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The site of Fairntosh was originally part of the Stagville Plantation, owned by the Bennehan family. After Duncan Cameron married Rebecca Benneham in 1803, the couple lived at Rebecca's homeplace, Stagville for several years before beginning building their own house in 1810. Cameron had previously built a house and law office for himself in Hillsborough in ~1801, but sold this in 1807.

Fairntosh began with the gift of 300 acres from Richard Bennehan to Duncan Cameron, evidently for the express purpose of building a house. The house was initially called Woodvill(e) by the Camerons, but by 1813 they seem to have settled on Farentosh/Fairntosh - after the birthplace of the Reverend John Cameron in Scotland. They appear to have moved to the house ~1811, and certainly by 1813.

The kitchen building was added in 1814. Piazzas and colonnades were added by 1817, and a chapel, named Salem, was built in 1825-6. Numerous farm buildings, overseer houses, houses of enslaved people, and other buildings were added during the mid-19th century.

With the death of Richard Bennehan, Stagville passed to Thomas Bennehan. Duncan Cameron was clearly the manager of the large plantation by that time, and Fairntosh was its epicenter. The Camerons continued to acquire land during the entire 19th century, and the plantation encompassed ~30,000 acres by 1890.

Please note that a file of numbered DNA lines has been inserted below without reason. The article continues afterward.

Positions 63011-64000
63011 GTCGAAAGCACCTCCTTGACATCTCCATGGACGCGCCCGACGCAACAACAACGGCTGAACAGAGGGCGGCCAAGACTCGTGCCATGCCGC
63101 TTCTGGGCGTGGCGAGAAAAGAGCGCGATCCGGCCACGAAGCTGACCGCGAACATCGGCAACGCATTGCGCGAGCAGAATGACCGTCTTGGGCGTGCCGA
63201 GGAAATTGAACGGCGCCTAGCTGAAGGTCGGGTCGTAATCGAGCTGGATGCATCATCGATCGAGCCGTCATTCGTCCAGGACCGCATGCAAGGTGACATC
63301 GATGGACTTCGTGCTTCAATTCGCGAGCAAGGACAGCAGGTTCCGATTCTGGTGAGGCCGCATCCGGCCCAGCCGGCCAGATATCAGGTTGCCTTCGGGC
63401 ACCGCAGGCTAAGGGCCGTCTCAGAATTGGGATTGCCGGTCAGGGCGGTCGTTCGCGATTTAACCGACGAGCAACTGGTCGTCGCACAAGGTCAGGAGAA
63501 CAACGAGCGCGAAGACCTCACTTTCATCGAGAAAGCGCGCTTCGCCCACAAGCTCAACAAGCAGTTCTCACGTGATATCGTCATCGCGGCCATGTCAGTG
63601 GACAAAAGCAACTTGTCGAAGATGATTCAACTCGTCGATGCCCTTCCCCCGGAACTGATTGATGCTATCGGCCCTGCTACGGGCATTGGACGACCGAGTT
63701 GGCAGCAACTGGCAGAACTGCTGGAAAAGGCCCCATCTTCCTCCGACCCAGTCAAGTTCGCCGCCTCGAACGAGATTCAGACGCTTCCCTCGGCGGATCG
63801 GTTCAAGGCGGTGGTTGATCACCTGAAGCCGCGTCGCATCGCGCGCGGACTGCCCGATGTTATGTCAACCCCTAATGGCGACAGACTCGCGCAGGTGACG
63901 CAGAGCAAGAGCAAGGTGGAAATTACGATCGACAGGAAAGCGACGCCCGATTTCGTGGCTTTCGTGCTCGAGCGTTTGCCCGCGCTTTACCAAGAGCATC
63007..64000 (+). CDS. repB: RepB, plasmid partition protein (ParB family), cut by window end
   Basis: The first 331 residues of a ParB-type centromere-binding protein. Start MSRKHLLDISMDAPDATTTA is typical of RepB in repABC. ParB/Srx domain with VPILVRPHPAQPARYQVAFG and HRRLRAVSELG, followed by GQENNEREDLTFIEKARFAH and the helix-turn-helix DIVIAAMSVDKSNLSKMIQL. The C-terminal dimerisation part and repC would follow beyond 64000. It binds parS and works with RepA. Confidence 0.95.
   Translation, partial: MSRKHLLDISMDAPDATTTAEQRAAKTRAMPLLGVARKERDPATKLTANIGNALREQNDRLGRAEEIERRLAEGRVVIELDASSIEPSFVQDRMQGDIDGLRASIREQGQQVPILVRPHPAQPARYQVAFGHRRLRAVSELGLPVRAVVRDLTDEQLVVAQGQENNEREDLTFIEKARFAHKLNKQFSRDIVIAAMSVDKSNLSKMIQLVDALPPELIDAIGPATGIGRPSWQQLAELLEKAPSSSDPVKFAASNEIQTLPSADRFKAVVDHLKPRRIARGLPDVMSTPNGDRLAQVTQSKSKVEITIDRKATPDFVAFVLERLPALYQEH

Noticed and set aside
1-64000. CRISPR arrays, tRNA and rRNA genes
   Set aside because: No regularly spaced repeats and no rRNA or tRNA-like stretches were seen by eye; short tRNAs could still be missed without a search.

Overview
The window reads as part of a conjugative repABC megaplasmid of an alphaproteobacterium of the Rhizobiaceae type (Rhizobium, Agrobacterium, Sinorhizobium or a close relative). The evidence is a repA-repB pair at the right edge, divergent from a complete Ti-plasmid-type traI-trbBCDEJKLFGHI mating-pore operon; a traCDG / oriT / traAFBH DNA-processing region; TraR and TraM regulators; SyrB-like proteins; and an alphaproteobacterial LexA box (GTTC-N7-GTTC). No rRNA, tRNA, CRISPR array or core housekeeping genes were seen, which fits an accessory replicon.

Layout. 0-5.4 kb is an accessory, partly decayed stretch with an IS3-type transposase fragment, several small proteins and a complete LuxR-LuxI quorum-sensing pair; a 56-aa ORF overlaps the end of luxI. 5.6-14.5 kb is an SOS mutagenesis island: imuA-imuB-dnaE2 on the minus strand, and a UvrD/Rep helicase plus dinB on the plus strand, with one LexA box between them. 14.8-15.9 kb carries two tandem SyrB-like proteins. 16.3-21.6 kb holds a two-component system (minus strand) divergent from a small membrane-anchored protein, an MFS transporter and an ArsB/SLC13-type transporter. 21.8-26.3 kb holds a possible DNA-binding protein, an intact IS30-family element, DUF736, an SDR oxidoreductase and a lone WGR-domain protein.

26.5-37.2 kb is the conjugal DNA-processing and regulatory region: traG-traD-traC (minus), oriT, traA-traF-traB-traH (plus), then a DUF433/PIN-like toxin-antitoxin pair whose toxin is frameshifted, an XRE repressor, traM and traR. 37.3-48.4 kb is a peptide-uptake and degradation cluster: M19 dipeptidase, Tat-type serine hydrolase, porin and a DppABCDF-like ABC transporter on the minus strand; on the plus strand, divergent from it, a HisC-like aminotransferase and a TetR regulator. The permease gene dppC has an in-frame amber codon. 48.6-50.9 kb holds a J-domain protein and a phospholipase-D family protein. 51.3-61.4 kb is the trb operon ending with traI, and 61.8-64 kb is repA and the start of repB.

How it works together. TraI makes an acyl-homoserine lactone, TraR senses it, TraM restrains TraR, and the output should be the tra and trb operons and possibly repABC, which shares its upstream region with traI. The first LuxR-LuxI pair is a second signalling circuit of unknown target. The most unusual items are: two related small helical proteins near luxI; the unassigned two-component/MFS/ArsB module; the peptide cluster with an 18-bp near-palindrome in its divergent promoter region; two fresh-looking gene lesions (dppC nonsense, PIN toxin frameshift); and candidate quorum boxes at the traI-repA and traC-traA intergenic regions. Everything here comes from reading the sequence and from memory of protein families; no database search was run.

While only a portion of this land was farmed, it obviously took a great deal of labor to sustain the business of the plantation, which was provided primarily by enslaved people. Paul Cameron, Duncan's son, held a large number of enslaved people, ranging from ~600 to approximately 900. They farmed wheat, corn, oats, potatoes, cotton, and tobacco and also raised sheep and cattle.

A general renovation and reconstruction of the buildings occurred in the 1850s, including renovations of Fairntosh the construction of houses and the big barn at Horton Grove.

After emancipation and Reconstruction, the houses and farm fell into some disrepair. Duncan Cameron - this one being Paul's son - began to adapt the farm to a system that did not rely on slavery, and began to refurbish the buildings. Duncan, however, died in 1886 from cancer - before his father Paul, who died in 1891.

When Paul died, the massive plantation splintered, but Bennehan Cameron, who had lived at Stagville during the 1880s, inherited the tracts of land with Stagville and Fairntosh on them. After his brother Duncan's death, he came to live at Fairntosh.